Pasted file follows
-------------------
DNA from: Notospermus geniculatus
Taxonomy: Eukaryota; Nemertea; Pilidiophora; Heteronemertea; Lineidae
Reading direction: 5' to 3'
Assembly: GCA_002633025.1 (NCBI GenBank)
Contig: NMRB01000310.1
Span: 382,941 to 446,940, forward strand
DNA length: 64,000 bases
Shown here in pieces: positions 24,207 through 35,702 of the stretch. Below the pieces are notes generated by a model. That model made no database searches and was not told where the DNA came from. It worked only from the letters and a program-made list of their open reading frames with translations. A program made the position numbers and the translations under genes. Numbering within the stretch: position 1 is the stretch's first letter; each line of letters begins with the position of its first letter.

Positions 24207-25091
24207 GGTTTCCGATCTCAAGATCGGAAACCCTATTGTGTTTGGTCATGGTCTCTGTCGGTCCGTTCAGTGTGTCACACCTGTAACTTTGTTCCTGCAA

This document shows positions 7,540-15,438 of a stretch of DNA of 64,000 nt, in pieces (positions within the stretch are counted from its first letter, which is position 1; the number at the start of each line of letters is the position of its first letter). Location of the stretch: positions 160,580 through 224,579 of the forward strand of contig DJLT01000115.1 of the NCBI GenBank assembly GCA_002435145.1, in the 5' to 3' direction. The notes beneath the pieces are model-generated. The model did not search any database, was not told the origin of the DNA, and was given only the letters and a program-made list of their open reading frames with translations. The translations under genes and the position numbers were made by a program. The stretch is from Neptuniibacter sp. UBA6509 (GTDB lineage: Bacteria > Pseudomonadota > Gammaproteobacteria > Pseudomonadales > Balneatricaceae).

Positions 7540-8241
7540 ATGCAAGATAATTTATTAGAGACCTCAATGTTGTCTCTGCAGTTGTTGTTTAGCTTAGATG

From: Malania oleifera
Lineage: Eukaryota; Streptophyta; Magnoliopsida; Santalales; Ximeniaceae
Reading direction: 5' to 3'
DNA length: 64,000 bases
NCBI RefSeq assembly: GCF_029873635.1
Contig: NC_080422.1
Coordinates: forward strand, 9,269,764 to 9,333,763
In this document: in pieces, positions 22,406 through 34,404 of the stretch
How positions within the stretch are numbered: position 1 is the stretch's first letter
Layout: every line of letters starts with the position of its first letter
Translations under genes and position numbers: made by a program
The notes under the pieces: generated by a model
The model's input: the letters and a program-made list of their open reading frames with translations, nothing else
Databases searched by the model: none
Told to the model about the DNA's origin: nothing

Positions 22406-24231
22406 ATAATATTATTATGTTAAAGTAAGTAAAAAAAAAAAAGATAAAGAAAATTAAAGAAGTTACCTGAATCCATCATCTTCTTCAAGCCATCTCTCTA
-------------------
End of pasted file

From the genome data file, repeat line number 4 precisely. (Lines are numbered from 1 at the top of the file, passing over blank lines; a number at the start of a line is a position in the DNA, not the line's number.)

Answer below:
Assembly: GCA_002633025.1 (NCBI GenBank)